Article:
Tuesday, September 20, 2011

comfort zone

So there's this dream I used to have: I'm at this concert, some band I'm totally into – Hüsker Dü, or Mekons, or Oysterband, whatever – and for some reason one of the band members singles me out, and hauls me up on stage. And they hand me a guitar – a nice one, a vintage Strat or an ES 295 – & invite me to play along. And I play along, really well: I seem to know the songs, & after a number or two they invite me to take a solo, & it's really hot – you know, Bill Frisell hot, or Marc Ribot hot. Somehow I can hear the music in my head & translate it to my fingers. You know, like a real musician.

Then there's this other dream: Same as the first, up thru the "And I play along" bit. But I don't play well – I play badly; I'm always a half-beat behind, I forget what key we're in, I'm lost on the bridges, I can't even – for god's sake – remember how to play an E-minor chord. You know, pretty much the way I play every day, but now in front of a whole bunch of people, & under the withering glare of musicians I idolize. I'm humiliated.

It's that latter dream I'm worried about playing out at the Shakespeare conference I'm off to next month. Right now I'm finishing up a paper on pomo British adaptations of The Tempest – Peter Greenaway, Michael Nyman – & pretty much soiling my pants worrying about how the real Shakespeare scholars are going to receive me.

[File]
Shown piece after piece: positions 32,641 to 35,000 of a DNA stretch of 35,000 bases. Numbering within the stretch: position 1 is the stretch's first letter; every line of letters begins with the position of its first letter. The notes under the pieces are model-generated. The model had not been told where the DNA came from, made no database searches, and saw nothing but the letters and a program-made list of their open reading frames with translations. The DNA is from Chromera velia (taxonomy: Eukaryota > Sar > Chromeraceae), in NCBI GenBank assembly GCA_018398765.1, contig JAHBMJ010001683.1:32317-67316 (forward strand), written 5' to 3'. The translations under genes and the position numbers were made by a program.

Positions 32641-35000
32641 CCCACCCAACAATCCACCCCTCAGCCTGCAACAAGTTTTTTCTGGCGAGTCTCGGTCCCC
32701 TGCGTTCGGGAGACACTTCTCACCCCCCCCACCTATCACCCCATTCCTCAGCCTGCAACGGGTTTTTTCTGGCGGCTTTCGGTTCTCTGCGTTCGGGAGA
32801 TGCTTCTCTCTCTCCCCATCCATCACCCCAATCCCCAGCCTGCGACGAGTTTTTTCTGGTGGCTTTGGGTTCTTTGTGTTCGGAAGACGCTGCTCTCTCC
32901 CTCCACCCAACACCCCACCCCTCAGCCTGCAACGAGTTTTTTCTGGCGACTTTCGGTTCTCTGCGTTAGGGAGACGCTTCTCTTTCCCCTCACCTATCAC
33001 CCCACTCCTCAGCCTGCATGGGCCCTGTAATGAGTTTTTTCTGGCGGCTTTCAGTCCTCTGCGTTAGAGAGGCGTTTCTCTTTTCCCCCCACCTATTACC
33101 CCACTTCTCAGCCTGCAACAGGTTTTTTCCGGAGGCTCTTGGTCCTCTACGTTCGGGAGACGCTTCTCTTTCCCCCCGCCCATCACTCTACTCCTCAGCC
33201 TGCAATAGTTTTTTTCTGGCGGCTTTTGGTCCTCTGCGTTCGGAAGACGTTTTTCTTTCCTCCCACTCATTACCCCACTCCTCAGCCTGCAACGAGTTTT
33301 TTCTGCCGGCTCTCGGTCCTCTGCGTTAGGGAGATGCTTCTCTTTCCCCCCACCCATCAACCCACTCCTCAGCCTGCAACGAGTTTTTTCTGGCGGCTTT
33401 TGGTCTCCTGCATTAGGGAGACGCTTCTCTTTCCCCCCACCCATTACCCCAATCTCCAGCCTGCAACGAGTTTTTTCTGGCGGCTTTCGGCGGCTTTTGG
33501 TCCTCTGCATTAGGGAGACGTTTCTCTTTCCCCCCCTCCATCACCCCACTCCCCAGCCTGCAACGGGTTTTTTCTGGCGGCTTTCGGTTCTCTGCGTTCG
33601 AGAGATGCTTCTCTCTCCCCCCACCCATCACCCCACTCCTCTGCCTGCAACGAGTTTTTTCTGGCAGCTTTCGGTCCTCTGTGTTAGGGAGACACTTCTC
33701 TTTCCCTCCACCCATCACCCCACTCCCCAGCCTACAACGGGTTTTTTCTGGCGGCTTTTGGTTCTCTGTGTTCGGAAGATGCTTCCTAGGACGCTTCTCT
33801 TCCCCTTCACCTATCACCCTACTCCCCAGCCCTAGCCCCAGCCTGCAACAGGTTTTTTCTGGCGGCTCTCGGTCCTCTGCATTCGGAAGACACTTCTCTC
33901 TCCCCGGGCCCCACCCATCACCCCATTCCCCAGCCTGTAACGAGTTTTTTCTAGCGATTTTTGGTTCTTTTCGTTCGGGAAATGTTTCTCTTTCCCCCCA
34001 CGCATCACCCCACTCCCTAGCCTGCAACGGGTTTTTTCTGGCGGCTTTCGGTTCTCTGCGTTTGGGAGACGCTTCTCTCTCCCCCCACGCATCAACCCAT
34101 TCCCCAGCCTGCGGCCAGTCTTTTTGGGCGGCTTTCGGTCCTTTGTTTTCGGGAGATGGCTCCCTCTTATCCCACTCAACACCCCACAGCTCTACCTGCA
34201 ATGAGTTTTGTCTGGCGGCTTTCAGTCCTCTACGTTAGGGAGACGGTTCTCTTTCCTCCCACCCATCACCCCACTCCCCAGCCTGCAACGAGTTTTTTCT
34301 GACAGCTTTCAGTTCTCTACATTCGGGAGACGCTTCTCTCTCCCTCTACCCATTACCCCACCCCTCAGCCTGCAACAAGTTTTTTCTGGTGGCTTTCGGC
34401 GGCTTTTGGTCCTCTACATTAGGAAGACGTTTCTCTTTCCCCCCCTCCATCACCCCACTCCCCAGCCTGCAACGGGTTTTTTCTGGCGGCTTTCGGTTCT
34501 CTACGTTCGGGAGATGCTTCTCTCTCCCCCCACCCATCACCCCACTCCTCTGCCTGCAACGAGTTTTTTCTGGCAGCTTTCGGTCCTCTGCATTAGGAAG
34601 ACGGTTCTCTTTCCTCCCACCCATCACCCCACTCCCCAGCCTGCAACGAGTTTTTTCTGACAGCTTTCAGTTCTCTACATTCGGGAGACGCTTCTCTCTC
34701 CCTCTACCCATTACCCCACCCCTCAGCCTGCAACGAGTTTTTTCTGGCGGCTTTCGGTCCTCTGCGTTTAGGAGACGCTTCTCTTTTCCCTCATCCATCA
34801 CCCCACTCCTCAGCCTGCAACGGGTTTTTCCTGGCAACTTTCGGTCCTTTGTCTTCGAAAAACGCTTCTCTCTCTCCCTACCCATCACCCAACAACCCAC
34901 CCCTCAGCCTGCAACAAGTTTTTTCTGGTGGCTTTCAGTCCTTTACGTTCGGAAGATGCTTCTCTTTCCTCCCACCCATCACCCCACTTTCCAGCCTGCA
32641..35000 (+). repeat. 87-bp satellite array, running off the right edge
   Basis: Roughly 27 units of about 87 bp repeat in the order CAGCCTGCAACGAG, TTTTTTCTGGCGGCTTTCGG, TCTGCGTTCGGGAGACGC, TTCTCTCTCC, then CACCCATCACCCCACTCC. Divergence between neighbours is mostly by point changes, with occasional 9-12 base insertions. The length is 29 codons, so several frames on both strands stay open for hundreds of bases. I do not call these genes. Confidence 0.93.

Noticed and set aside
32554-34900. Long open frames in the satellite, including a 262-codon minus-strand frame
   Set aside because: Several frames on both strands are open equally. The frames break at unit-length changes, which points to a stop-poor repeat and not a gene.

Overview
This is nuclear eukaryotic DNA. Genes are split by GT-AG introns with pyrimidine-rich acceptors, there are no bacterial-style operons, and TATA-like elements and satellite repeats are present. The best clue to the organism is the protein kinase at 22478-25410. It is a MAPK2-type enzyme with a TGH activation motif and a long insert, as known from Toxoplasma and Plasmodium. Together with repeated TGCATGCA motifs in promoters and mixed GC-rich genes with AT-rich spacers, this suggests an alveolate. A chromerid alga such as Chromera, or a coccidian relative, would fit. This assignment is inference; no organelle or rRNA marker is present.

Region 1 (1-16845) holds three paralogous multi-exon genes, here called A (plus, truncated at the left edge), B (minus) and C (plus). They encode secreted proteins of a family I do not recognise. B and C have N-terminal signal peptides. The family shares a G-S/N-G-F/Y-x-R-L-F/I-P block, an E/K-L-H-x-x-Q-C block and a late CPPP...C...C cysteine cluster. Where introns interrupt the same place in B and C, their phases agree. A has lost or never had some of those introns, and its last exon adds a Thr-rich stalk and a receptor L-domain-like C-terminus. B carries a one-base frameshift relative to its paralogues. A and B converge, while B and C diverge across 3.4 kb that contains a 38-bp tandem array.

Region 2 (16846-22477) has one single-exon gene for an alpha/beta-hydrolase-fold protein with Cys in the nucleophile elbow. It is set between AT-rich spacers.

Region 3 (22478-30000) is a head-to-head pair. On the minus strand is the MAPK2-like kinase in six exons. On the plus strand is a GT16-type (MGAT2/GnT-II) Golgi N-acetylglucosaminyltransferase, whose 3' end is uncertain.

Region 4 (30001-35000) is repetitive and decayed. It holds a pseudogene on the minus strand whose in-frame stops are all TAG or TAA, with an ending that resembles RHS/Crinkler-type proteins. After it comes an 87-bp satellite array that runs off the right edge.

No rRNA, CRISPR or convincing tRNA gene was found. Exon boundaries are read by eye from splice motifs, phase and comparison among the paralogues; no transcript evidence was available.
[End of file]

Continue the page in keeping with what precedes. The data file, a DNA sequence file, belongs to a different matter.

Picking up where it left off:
Don't get me wrong: I know my Shakespeare pretty damned well, & I know The Tempest about as well as any of his plays. I've read it maybe 20-25 times, I've taught it a few times, I've read stacks of the criticism. But I've never written about it, much less presented in front of people who've made a vocation out of early modern drama. The range of imaginable and unimaginable gaffes I may be setting myself up to perpetrate is broader than I want to consider at the moment.

It's all very well for the B-school types and self-help gurus to talk about stepping outside of your "comfort zone" and so forth; all that's at stake there is money, or a date, or the chance of a raise. Here there's the potential for serious professional humiliation.

On the other hand, my apprehension here is probably just a subset of my larger professional self-image apprehension, as I find myself shifting from a focus on modernist/contemporary poetry to a large side-interest in Victorian literature & culture. This's happened before, I have to keep telling myself: When I wrote the LZ biography, & worried myself to death about how the real biographers were going to receive it. And that turned out okay – maybe this will as well.

1 comment:

Archambeau said...

Given that conference audiences are composed of about 40% grad students and another 40% assistant profs, I'm betting you've read that play more, and taught it more, and read more of the criticism, than, say, 70% of the audience, simply by virtue of your advancement into decrepitude (I'm right there with you, natch).